Tuesday May 31, 2016

From Big Data to Insights

By Editor in Chief Andrew Binstock

Welcome to the May/June issue of Java Magazine in which we look at how big data is done today. An unusual aspect of the platforms that handle big data is that they almost all run on Java — a testimony to its suitability for enterprise-scale needs.

However, today many of the primary tools don't require enterprise size to be useful. Apache Spark, for example, can work effectively on small, human-size databases. We show how this is done with one developer's project of querying a database of first names to find one for his unborn child. But even if you run Spark in enterprise apps, you'll find that it is much easier to use than earlier tools that required extensive setup and fiddling with systems. Our lead article on Apache 101 shows just how simple it can be to work with big data and produce useful results.

We also look at handling large datasets the traditional ways in two articles: with high-volume JDBC and through enormous in-memory data structures. The latter article shows a clever way of storing tens of gigabytes in memory but off the heap.

For those readers who do unit testing on their code (almost everyone, I trust), we preview the new features coming up in JUnit 5.

The rest of the issue shows off Ceylon, a recently released JVM language from Red Hat; how to set up Java cloud apps; and, for beginners, how generics work in Java — all topped off by our famous language quiz, our no-holds-barred book review, and my editorial. Enjoy!

Note: In our quest to support more devices, we have moved away from the former Java Magazine app. Currently, the magazine is available on the web and in PDF. To get the PDF, access the web page from a laptop or desktop and use the download icon on the right side of the page.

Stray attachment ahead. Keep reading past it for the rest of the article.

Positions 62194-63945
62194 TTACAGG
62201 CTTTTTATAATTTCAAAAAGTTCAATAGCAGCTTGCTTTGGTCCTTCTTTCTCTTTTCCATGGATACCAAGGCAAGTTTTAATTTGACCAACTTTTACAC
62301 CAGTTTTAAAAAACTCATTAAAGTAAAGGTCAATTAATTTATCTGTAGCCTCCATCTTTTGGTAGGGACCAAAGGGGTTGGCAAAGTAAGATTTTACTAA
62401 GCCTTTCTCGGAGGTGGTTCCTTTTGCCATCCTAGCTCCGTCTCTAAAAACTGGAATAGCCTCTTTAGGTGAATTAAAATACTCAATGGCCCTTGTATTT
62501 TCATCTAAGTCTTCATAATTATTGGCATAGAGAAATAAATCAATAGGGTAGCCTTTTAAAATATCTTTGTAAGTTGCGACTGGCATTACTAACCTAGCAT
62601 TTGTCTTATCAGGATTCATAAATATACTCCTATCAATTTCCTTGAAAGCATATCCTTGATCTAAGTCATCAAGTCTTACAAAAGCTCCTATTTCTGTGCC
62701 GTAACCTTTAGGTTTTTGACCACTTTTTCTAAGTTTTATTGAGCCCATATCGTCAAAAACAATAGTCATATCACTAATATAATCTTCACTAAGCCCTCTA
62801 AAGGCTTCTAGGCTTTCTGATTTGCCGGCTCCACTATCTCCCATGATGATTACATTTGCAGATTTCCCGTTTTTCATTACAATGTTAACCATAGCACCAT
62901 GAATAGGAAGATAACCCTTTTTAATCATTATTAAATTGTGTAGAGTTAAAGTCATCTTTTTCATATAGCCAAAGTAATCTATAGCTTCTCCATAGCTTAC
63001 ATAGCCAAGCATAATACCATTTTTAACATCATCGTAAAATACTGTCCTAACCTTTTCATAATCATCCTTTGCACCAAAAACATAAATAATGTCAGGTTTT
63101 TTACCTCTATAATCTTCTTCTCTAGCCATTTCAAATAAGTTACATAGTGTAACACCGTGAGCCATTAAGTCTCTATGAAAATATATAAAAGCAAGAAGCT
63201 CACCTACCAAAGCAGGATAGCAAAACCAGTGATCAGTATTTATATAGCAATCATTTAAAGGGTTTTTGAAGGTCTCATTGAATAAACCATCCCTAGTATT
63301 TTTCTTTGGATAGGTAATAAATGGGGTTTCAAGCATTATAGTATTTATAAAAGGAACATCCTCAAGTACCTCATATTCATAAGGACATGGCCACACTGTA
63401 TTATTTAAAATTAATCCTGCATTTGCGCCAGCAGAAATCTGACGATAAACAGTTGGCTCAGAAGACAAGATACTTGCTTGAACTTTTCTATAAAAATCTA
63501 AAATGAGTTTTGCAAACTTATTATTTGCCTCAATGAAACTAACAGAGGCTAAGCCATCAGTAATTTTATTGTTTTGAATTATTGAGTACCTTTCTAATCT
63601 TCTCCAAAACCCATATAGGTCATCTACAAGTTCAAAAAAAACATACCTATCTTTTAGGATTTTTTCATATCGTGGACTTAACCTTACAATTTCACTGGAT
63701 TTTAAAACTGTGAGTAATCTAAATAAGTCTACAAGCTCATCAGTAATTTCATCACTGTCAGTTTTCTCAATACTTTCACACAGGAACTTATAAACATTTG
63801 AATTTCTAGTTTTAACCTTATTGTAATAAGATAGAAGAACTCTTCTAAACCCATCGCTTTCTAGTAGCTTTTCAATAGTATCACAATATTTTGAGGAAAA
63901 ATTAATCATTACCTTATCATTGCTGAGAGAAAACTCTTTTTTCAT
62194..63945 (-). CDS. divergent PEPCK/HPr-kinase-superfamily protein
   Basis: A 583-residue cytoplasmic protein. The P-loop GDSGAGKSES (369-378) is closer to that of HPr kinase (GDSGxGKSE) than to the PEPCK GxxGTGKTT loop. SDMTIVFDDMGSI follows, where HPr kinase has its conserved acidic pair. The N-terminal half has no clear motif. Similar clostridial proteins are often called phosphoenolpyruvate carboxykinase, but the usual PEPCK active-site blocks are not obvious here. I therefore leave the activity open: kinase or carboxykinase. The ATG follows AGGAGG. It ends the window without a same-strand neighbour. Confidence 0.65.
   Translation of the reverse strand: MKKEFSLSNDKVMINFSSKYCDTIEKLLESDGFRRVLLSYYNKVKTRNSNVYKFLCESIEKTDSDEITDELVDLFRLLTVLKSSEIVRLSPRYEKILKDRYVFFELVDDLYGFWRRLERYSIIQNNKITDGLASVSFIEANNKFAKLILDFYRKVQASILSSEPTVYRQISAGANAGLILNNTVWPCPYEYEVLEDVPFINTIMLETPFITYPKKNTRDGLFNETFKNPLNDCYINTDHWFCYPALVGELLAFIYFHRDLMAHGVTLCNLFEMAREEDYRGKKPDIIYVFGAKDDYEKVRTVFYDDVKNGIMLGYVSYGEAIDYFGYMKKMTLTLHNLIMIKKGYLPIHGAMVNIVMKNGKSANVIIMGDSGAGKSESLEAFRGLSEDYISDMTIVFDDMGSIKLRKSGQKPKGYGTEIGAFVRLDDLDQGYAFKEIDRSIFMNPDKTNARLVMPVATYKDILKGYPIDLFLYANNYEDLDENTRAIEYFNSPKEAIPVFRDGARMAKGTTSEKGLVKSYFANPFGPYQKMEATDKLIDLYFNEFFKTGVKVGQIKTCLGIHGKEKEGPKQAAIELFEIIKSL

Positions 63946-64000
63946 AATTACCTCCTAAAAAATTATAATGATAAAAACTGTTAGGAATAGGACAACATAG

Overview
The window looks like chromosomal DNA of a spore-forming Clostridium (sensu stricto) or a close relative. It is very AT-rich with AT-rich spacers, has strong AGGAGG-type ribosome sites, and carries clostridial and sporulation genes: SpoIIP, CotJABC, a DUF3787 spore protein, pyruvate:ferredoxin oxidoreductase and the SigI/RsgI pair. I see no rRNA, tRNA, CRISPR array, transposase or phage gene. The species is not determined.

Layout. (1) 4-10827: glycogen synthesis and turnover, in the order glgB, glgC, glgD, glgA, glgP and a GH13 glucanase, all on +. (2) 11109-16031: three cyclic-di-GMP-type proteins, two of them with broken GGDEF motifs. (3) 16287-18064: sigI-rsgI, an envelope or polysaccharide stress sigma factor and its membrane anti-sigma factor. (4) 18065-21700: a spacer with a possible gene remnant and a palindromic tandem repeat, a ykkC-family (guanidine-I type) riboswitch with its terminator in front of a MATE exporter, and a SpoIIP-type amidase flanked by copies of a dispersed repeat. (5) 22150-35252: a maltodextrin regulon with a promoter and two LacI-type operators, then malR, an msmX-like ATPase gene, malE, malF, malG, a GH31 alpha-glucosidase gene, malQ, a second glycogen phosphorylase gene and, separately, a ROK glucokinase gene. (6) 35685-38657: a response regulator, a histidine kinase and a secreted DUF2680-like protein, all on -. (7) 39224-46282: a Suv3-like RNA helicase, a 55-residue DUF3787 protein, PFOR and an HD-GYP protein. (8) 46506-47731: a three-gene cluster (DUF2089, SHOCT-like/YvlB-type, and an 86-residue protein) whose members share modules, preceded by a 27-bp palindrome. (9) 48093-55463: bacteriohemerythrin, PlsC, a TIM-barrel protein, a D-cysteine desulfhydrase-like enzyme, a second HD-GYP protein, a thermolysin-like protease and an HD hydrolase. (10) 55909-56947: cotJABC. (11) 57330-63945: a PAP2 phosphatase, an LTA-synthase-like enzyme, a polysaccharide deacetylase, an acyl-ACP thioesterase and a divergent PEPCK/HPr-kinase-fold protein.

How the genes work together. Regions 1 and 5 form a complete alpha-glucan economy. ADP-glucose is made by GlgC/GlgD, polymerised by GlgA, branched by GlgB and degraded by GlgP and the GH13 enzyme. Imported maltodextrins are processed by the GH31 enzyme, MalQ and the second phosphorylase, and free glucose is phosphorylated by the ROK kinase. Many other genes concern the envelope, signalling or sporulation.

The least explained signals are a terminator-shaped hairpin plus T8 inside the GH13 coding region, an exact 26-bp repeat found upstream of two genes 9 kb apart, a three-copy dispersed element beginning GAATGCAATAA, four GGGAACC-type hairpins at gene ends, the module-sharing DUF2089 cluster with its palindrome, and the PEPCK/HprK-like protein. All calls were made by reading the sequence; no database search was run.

We will shortly complete migration of our back issues. Thank you for your patience while this process completes. If you're desperate for a specific back issue, drop me a note. We'll find a way to get it to you.

Like what you see? Wish we'd cover something else? Please send along your feedback, which I read attentively. You can always reach me at javamag_us@oracle.com.

Sunday May 22, 2016

Java Community Event in Japan

JJUG CCC is the largest Java community event in Japan, held twice a year in spring and autumn. The one day event is organized by the Japan Java User Group and attracted over 1,300 attendees last Saturday. Top speakers presented sessions about all Java technologies in 7 tracks. The event closed with entertaining Ignite sessions including a blind sake tasting competition between NightHacking organizers, Sebastian and Stephen, and the community members. 

Some of the session topics were: 
  • Raspberry Pi with Java
  • Type Annotation for Static Program Analysis
  • Eclipse Collections
  • Jenkins 2.0
  • Introduction to JShell: The Java REPL Tool 
  • Java EE Web Profile
  • Python + GDB = Java
  • OpenJDK 
  • Gradle 
  • Play Framework 
  • Java Puzzlers 
  • Java EE 

Pictures of the event 


Wednesday May 18, 2016

New Java Champion Mark Heckler

Welcome New Java Champion Mark Heckler!  

Mark has worked with Java SE and Java EE since the early days of each, and has over 25 years of experience with software development in general. He has filled roles from junior programmer to architect and has been an evangelist/advocate for the past several years. 

As a longtime evangelist of Java and an accomplished developer, Mark co-authored two books on JavaFX: JavaFX 8: Introduction By Example (2014) and Mark Heckler By Example coming out soon. He has been a technical reviewer and contributor on several other books about JavaFX, Raspberry Pi development and security topics. 

He is a frequent speaker at IoT and Java conferences including JavaOne, Devoxx, Focus, JavaLand and more. He has organized many workshops, hackathons and hands-on labs. Follow him on Twitter @MkHeck 

Some of his projects on GitHub are: 
  • DialogFX & MonologFX  dialog support for JavaFX before base release availability 
  • Autonomous4j Java library for providing general autonomic capabilities for airborne drones